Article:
October 15th, 2017


There is horror in violence & torture....obviously...and yet. SPOILERS

Let’s talk about the insane levels of highly detailed violence and torture that abound in IT. And much, if not all, of the detail is emotional rather than physical, insomuch as its fictionalized violence and the resultant injury is inflicted on the reader. At what point does torture porn become masochistic to the reader who sujects herself to truly disturbing violence? At what point does it shift from vital to the story to gratuitous? What does King lend to this violent story that makes the reading compelling and does it ultimately add value/worth to the overall effect of the massive undertaking of reading the novel?

We have the purveyors of violence:

Alvin Marsh
Tom Rogan
Patrick Hockstetter
Henry Bowers
Butch Bowers
Richard Macklin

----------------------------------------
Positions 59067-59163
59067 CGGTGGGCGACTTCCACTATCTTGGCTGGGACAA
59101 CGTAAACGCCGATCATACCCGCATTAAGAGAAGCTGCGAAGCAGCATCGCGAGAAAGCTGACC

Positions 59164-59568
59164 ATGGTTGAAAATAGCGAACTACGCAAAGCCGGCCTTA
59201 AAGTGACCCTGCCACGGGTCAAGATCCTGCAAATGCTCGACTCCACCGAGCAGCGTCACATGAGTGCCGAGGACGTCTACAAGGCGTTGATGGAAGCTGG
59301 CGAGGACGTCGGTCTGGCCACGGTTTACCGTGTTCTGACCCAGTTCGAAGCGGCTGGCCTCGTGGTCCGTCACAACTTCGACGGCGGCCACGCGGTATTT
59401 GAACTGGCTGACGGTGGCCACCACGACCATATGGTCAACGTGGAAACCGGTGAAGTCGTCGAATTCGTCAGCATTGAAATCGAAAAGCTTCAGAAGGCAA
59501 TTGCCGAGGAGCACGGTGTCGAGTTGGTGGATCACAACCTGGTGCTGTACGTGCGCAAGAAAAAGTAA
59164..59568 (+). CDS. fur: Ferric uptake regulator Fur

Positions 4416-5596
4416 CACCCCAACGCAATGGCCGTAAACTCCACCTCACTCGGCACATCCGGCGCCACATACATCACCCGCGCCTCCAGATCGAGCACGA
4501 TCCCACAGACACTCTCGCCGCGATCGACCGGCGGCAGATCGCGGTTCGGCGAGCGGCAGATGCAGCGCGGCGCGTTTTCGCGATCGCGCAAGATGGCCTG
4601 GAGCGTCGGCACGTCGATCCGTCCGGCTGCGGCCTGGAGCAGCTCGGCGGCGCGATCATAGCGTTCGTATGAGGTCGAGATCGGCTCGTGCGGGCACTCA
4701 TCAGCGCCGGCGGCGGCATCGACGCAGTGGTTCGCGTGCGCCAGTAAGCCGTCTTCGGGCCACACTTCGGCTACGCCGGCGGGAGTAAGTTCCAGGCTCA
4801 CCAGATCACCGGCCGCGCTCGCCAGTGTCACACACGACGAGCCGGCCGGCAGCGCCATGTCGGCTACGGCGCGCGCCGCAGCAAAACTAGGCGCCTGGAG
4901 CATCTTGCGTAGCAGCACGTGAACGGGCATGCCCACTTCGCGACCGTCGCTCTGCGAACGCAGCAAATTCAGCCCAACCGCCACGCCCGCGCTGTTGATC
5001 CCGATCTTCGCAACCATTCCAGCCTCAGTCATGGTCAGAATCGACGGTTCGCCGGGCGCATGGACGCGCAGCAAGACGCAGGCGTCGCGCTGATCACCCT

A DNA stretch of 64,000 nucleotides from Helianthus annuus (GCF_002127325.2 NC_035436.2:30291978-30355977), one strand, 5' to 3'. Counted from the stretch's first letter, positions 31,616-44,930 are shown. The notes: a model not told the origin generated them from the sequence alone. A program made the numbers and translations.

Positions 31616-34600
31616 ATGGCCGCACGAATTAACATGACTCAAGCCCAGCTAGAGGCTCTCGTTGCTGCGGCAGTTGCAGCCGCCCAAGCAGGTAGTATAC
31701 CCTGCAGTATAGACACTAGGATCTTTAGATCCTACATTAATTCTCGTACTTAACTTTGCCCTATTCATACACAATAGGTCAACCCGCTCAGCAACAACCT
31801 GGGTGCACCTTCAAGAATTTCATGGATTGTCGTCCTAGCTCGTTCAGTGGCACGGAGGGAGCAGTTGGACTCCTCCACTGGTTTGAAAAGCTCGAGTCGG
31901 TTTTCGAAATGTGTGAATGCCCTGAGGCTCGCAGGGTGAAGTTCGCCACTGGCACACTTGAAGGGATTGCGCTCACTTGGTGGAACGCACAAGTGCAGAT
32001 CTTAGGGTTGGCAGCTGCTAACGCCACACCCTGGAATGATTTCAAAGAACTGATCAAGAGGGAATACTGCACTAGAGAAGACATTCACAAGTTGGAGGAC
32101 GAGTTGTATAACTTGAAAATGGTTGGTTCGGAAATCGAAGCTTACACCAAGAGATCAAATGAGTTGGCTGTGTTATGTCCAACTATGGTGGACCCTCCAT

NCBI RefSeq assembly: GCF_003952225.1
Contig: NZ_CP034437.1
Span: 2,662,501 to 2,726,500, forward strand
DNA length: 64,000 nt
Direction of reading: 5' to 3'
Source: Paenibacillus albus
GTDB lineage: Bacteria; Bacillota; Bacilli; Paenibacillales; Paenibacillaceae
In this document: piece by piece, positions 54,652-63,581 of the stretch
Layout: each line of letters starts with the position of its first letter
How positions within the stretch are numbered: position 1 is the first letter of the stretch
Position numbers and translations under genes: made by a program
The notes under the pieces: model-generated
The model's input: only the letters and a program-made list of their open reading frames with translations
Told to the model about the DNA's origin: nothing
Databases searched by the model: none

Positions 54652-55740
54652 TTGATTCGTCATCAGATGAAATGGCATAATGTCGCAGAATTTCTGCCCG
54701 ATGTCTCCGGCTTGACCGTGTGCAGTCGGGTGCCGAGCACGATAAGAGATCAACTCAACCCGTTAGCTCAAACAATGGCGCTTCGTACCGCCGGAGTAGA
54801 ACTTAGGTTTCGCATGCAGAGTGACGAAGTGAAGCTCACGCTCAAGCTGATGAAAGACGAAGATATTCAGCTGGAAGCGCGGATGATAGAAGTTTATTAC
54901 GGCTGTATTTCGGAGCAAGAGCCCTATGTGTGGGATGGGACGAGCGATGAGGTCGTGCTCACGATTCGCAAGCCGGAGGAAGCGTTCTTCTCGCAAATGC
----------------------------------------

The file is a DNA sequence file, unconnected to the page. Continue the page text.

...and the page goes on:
And essentially, they are all abusers of children, women, animals. (IT and Patrick, however, are monsters.) One begins to wonder after being subjected to relentless scene after scene of domestic abuse, if that might be the underlying story/moral/point of the novel. Abuse of the innocent. Torture and death of the innocent. IT feeds on children in some sort of evil conduit of energy to power the dark macroverse, but the fathers/stepfathers in IT also feed a dark reality in the legacy they each leave with their fists and words and deeds.

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